The most common adverse effects associated with ERT were postinfusion reactions (more frequent with agalsidase beta). Most of them were mild to moderate, were not a reason for discontinuation of therapy, and subsided with subsequent administrations. To minimize their severity, it is possible to reduce the rate of ERT administration and give premedication with antihistamines, analgesics, and/or corticosteroids. The ERT cannot be used simultaneously with chloroquine, amiodarone, benzoquinone, or gentamycin because these substances potentially inhibit the activity of intracellular α-GAL A.47,48

Since 2016, the oral drug migalastat (Galafold, Amicus) has also been available for use in the treatment of FD. Migalastat is a pharmacological chaperone that acts by stabilizing the mutated forms of α-GAL A and by increasing their availability in lysosomes. The drug is indicated for the treatment of adults and adolescents from 16 years of age, but only in patients with a mutation that makes them sensitive to its action.53

Enzyme replacement therapy: contraindications and indications for starting and stopping the therapy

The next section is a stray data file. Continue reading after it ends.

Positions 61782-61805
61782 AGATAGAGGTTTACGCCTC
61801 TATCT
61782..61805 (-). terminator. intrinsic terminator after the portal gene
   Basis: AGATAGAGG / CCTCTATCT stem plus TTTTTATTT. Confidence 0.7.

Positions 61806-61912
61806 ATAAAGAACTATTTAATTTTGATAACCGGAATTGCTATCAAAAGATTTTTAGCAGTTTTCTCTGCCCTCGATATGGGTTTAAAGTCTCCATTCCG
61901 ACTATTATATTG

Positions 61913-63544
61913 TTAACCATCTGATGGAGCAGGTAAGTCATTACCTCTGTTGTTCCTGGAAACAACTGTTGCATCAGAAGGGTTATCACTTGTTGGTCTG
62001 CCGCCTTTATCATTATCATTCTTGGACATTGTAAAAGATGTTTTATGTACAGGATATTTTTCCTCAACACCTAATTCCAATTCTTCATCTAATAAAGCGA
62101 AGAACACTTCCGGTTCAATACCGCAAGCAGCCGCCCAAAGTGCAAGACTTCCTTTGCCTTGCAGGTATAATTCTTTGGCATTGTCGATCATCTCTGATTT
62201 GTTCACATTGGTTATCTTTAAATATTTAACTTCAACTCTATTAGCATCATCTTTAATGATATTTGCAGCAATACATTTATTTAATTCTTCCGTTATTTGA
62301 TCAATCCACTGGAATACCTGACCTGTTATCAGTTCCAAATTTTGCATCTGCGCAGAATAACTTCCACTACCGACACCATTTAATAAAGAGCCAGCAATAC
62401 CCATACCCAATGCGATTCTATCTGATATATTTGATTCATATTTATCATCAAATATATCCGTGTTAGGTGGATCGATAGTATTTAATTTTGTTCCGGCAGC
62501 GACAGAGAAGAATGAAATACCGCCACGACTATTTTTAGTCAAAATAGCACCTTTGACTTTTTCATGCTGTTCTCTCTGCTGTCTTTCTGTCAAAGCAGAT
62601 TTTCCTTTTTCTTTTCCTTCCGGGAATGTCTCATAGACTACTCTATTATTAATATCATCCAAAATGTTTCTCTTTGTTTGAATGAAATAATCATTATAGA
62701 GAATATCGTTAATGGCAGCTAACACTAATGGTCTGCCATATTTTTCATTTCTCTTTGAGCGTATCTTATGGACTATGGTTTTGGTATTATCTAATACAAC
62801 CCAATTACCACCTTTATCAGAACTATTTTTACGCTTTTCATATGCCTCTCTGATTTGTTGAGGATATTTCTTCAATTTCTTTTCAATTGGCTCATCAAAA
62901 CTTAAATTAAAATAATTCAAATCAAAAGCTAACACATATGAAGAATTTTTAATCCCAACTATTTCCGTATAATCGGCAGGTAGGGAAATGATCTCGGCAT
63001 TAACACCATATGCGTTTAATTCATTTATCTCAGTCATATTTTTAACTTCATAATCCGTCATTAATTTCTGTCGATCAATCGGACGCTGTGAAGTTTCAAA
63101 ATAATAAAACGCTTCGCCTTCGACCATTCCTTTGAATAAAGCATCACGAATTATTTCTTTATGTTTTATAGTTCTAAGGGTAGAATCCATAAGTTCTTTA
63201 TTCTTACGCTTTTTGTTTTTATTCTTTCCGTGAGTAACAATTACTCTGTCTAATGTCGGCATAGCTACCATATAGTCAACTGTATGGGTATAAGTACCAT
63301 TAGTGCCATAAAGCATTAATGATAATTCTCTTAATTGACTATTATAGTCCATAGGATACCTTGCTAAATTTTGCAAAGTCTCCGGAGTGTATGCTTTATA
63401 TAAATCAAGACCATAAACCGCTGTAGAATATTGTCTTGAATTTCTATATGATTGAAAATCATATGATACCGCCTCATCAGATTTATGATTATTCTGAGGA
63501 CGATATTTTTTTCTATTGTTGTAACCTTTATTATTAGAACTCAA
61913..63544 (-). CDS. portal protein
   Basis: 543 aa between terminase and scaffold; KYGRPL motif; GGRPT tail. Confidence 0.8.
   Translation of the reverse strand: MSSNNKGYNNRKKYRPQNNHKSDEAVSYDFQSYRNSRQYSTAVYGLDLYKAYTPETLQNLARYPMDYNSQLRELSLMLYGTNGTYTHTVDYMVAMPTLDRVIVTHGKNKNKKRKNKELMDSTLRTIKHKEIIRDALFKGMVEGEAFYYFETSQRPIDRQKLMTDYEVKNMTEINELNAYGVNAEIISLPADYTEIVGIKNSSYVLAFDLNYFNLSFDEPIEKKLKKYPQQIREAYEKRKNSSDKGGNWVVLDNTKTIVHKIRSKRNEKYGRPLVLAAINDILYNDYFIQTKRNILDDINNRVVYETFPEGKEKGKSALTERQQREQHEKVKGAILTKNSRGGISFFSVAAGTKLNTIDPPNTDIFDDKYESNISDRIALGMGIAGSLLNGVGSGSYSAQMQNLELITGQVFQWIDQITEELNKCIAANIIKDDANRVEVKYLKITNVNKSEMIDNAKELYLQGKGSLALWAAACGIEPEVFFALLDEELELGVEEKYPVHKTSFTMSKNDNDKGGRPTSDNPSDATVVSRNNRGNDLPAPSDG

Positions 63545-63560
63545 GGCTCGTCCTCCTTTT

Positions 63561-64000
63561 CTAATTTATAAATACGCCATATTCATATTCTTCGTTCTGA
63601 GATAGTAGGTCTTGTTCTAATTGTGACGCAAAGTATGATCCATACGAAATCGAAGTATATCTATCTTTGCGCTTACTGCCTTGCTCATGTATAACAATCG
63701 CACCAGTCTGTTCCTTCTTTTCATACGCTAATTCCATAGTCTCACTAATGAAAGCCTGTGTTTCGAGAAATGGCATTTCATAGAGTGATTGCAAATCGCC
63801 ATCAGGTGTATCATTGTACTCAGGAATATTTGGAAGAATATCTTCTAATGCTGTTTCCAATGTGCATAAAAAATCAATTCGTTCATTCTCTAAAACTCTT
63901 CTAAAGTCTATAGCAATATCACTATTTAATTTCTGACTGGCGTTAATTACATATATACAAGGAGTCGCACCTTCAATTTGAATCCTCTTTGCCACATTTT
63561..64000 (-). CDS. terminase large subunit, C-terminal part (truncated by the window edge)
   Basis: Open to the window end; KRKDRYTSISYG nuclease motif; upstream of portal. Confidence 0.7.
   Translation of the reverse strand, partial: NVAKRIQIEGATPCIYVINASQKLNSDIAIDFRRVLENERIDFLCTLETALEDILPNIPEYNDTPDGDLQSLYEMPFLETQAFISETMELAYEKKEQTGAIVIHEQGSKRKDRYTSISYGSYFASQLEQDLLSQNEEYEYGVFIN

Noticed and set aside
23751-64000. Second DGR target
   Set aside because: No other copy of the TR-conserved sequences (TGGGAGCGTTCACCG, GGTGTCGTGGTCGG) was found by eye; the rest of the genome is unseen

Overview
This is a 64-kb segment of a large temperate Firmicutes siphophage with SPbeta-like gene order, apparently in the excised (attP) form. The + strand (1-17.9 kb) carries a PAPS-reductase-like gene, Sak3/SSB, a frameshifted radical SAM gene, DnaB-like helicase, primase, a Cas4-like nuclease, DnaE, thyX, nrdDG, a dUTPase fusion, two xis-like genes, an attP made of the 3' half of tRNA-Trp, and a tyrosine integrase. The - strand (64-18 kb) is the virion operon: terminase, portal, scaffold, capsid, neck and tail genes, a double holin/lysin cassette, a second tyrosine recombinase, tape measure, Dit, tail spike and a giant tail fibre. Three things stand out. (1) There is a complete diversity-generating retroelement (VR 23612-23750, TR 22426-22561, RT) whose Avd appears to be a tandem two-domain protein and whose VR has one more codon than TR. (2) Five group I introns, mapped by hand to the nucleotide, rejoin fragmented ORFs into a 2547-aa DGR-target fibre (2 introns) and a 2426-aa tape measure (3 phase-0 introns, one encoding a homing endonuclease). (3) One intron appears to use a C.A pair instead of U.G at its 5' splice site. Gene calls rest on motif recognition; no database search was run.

As mentioned above, early enzyme replacement is crucial to suppress the progression of FD. According to the European guidelines for the management of FD published in 2018, ERT should be initiated in all men with the classic form of the disease, regardless of symptoms, and in symptomatic women with the classic form. It should also be initiated in women who have positive laboratory, histologic, or imaging test results indicating kidney, heart, or central nervous system damage. Regarding the nonclassic form and a form in which VUSs are found, ERT is indicated in the presence of symptoms or kidney, heart, or central nervous system damage attributable to FD, which may require histologic or biochemical confirmation.11 Moreover, in patients with VUSs, a geneticist with expertise in FD should provide advice on the pathogenicity of a given VUS.